ARC 606-4– Building Resilience
Course No.: 17416
Semester: 2016 Spring
Location: TBD – TBD
Meeting Day(s): Tuesday, Thursday
Meeting Time: 1:30PM - 7:20PM
Buildings currently use about 50% of the energy in the US, and produce nearly half the CO2 emissions. Current climate research suggests that while emissions reductions remain a priority for the built environment, some measure of planning to adapt a changing climate is needed. Strategies to reduce building emissions are well characterized, but approaches for climate resilience are just now emerging.
The built environment is still only mid-way through the paradigm shift from the era of design for cheap fossil- fuel energy to the era of design for costly fuel sources or renewables. This studio suggests that second shift is needed, toward the design of buildings which are resilient to the impacts of a changing climate. Energy efficiency and climate resilience may suggest divergent approaches to design, and holistic approaches for synthesizing both goals are needed within an overarching framework of ecological design.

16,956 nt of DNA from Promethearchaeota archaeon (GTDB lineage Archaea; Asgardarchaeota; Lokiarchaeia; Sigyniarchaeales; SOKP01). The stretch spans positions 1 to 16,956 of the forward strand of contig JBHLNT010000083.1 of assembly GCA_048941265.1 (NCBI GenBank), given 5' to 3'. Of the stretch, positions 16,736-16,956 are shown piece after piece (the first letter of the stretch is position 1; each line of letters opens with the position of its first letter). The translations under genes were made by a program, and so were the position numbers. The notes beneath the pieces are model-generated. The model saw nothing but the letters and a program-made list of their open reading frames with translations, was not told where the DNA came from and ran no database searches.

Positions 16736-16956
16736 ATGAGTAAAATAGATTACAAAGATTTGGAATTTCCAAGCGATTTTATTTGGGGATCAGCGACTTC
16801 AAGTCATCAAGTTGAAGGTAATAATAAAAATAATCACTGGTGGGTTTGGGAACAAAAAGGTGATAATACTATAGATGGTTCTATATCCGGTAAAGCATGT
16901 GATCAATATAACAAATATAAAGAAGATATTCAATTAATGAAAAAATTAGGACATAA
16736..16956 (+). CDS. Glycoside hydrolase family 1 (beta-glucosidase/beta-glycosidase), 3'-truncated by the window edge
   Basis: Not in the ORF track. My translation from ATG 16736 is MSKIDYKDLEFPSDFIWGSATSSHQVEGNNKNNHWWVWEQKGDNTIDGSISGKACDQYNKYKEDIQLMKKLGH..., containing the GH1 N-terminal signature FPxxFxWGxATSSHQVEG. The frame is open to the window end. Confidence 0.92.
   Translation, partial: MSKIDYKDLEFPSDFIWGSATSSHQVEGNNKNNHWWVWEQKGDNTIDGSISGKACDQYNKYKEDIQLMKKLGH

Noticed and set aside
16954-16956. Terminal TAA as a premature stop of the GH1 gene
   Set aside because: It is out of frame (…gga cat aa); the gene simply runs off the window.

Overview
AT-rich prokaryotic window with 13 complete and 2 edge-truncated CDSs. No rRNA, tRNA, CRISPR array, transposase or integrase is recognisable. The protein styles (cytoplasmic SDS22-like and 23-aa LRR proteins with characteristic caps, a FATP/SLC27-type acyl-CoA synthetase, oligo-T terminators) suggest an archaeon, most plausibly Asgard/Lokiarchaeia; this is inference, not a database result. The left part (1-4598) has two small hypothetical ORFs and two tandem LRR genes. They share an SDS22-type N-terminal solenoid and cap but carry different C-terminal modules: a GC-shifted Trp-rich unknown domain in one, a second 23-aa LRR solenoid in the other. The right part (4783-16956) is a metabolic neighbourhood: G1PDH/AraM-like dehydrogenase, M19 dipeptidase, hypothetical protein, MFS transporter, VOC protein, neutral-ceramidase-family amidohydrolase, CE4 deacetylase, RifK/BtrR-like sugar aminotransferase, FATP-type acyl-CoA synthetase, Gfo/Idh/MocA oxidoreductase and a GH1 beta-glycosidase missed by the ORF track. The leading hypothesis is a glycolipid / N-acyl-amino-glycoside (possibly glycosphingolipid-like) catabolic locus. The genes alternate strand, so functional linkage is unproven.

After initial research into philosophical and technical literature on building resilience, each student will carve out a conceptual attitude toward the project based on varying strategies such as strength, flexibility, ephemerality, redundancy, or other. The studio will culminate in a building-scale project in New York City. The class will take a site visit to the city at a date to be determined at the start of the semester.
This studio coincides with a University at Buffalo research project funded by the New York State Energy Research and Development Authority (NYSERDA) on Building Sector Climate Impacts and Adaptation. Projects developed in this studio may be featured in future symposia and publications; the final phase of the studio will involve development of projects for these venues.